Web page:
As many global companies are doing, Mondelez is looking closely at the new Sustainable Development Goals (SDGs) approved this fall at the United Nations. Horrell explains that in terms of gender equality, for example, the work done with small holders includes assistance for the females involved in the growing communities. The goal of eliminating poverty comes into play with the coffee and cocoa belt programs for suppliers. And for the food safety SDG, Mondelez has long been focused on nutrition and food safety.
Horrell notes that NGOs play an important role in providing advice and on the ground experience to Mondelez to help the company set strategies and calibrate its actions. For example, World Wildlife Fund has been of great assistance with advice on relations with growers of cocoa and palm oil. Community-based agricultural associations are important partners in key areas.
As director of sustainability, Horrell’s mission is to embed sustainability throughout the business. He is the lead in external engagements, and internally, is the point person bringing business units and functions into the company’s sustainability efforts. His CEO is very involved in the sustainability journey, Horrell notes, and key members of the management team are involved and supportive, as well as the board of directors. (There is a board committee with sustainability responsibilities in the charter).
Among the company’s many recognitions, Horrell points to the Dow Jones Sustainability Indexes (DJSI) — Mondelez has been included in these important sustainable investing benchmarks for the past decade.
Mondelez International has a well-structured materiality process, says Horrell. Engagement with stakeholders is a key element, including investors, customers and suppliers. The materiality process began in 2012 and is regularly reviewed.
Another key element is lifecycle assessment (LCA). The company’s use of LCA to assess environmental impacts has resulted in an end-to-end approach across the whole product life cycle. This requires establishing policies all along the value chain — upstream at the producer level, choice of ingredients, through factory operations, to marketing, distribution, to consumer relations – with a particular focus on raw material sourcing and manufacturing.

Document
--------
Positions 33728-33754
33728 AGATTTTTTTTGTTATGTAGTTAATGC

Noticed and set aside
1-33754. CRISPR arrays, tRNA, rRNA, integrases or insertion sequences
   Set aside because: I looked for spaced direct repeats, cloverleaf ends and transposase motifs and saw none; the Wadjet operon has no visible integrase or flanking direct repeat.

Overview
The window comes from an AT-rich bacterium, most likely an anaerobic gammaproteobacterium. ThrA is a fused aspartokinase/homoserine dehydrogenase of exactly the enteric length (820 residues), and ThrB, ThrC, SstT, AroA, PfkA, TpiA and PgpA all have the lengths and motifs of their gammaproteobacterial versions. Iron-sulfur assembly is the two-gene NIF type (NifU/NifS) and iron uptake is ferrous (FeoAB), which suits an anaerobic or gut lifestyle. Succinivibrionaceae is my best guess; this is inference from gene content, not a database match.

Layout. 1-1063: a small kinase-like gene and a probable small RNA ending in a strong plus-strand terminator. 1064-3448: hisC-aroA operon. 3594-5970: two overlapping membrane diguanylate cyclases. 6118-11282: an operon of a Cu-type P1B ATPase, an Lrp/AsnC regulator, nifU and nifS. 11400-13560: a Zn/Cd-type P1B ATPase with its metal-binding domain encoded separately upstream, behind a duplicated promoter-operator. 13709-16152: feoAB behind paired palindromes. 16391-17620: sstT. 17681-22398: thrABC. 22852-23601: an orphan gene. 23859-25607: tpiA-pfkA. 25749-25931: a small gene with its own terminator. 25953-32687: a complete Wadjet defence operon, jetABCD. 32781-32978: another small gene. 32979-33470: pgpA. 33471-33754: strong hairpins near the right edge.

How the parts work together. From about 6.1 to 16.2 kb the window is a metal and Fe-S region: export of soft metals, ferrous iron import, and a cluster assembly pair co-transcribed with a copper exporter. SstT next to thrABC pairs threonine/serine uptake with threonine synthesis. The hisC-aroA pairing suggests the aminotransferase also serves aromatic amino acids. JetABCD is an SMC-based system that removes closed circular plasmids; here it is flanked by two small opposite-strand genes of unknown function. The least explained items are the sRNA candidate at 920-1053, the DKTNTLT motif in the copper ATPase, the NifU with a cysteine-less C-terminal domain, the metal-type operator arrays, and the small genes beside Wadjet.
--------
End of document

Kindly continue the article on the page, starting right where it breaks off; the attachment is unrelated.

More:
Jonathan Horrell’s Background
He joined Mondelez three years ago after a decade’s work with a dairy products chain and several years with Kraft Foods. Jonathan was director of corporate affairs for Kraft Foods in the UK and Ireland, and director of sustainability and global issues management. (In 2012, Kraft was spun off from Mondelez). He comes from a farm family background, which prepares him well for his relations with small holders, he believes. He began his career as a journalist (Accountancy Age, covering UK business, accountancy, finance) after graduation from University College, London (University of London).
Commenting on his work, Horrell says that he sees small steps in the company’s sustainability journey leading to significant positive change. Putting a code of conduct in place for suppliers sends a strong signal as to MI’s expectations of its suppliers, and brings continuing improvements in such as areas as water quality, labor relations, solid waste reduction, and improved production of basic crops. This is true, he explains, in MI’s palm oil and cocoa supply.
MI Chairman & CEO Irene Rosenfeld in her progress report message noted: “When we began our journey three years ago, we set a high bar for ourselves — to create delicious moments of joy. To make that dream a reality, we knew we had the opportunity to grow our business by building a bright future for all of our stakeholders — colleagues, suppliers, farmers and consumers.” That setting of the high bar resulted in the strategy of “Call for Well-Being.”